VCI's Boxed Bava set is a mix in terms of quality, and only devotees of the films are going to understand their value even in less-than-perfect editions. Savant knows a score of people who've bought these titles over and over again on VHS and laserdiscs, and these reasonably priced discs look far better than any of them. VCI is to be commended on this level, even if they have some distance to go to catch up with the production quality of the front-rank Image and Anchor Bay labels. A slight caveat: some users have reported difficulties in getting all of the discs to play on certain machines, a serious flaw that buyers should check out before ponying up their cash.

The extras on the discs range from trailers (one of the discs has a blurry but nice trailer for Erik the Conqueror) to text essays. The ones by Tim Lucas, a major contributor to all the Bava discs, are excellent, but some of the other credits lists are incomplete or incorrect. The oft-repeated flub about Bava producing a movie called Atom Age Vampire gets another workout here, and a '50s space movie Bava filmed is listed as two separate movies under French and Italian titles. It's the overall disc design that is somewhat disappointing, in Savant's judgment. Starting up one of these discs requires sitting through two logos and an annoying pair of 'special thanks to' cards that really put the cart before the horse. A more practical complaint are the distracting subtitles, which are written in a trendy font that is hard to read. VCI has the right spirit, it must be said.


Already considered a Must-Buy for horror fans, The Mario Bava Boxed Set delivers three of the best of Bava. What's remaining in the regista Italiana's filmography may be harder for fans to see. Word on the chances to see I Vampiri are vague. Nobody's snapped up Caltiki, the Immortal Monster, Savant's fave 'blob' movie by far. Terrore Nello Spazio is missing in action - MGM recently remastered the American version, Planet of the Vampires. Danger: Diabolik is from Paramount, so the likelihood of it coming out is extremely slim, unfortunately. While waiting for Tim Lucas' forthcoming Bava Book, you can read more about Diabolik in Savant's Article, The Guiltiest Pleasure of Them All.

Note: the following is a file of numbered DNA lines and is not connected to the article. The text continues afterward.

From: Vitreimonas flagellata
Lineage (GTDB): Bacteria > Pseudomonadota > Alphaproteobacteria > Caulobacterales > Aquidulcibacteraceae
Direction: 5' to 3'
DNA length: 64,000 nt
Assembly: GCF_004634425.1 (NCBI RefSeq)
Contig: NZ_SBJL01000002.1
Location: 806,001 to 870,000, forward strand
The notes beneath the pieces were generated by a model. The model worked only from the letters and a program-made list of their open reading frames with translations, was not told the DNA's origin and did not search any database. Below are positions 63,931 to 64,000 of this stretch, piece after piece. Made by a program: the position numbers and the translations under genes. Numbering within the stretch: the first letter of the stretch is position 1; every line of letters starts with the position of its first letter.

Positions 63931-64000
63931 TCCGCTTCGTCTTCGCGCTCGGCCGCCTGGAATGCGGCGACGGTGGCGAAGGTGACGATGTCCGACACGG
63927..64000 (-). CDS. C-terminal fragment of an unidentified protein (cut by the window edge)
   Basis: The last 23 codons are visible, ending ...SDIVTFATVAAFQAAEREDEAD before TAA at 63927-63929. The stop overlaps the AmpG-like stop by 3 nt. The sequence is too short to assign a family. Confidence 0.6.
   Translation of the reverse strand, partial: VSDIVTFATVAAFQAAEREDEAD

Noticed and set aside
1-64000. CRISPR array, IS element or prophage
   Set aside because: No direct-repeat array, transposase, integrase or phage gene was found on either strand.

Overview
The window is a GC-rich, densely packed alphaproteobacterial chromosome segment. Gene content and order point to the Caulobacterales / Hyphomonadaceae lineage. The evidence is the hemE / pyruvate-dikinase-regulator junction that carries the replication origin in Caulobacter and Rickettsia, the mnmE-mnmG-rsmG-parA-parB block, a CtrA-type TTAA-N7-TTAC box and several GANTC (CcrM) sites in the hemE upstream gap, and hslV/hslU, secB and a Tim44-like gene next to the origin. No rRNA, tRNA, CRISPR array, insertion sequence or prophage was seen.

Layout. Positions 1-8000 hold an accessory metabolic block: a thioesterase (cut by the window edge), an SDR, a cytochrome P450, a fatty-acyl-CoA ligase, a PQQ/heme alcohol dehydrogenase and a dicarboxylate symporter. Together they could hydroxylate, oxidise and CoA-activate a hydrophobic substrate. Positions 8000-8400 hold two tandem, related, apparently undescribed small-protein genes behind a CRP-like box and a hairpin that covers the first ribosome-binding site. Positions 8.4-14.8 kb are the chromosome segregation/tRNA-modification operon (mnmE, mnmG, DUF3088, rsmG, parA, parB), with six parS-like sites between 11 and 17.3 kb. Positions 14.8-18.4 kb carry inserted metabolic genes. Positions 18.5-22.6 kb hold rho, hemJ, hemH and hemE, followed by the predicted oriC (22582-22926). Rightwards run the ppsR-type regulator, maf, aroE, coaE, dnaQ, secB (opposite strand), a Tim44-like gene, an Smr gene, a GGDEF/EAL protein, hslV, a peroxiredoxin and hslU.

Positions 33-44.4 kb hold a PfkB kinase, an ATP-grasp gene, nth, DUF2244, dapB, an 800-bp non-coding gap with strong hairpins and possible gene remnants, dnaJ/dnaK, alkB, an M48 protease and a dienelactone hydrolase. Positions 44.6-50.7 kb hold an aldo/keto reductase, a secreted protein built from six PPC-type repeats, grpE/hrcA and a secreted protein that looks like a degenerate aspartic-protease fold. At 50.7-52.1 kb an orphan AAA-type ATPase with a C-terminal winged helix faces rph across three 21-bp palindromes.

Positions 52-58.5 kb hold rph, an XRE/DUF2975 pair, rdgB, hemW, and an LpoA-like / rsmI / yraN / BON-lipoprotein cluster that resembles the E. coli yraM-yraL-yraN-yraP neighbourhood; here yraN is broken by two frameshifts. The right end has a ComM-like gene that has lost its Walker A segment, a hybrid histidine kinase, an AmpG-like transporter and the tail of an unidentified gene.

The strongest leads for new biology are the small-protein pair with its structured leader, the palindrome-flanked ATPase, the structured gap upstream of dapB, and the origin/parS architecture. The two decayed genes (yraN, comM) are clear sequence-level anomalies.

On a scale of Excellent, Good, Fair, and Poor, The Mario Bava Box Set: Kill, Baby Kill! rates:
Movie: Very Good
Video: Fair
Sound: Fair
Packaging: Amaray case in card sleeve
Reviewed: January 17, 2001


OTHER SAVANT HORROR REVIEWS AND ARTICLES:
Black Sunday... Black Sunday Censorship... Black Sabbath... The Asphyx... Lisa and the Devil... Daughter of Dr. Jekyll... The Awful Dr. Orlof... The Girl Who Knew Too Much... Dementia / Daughter of Horror... Sisters... City of the Living Dead, The Beyond, Let Sleeping Corpses Lie... Basket Case... Nosferatu 1922 / Nosferatu 1979... Nudes and Gore Galore: The Vampire Lovers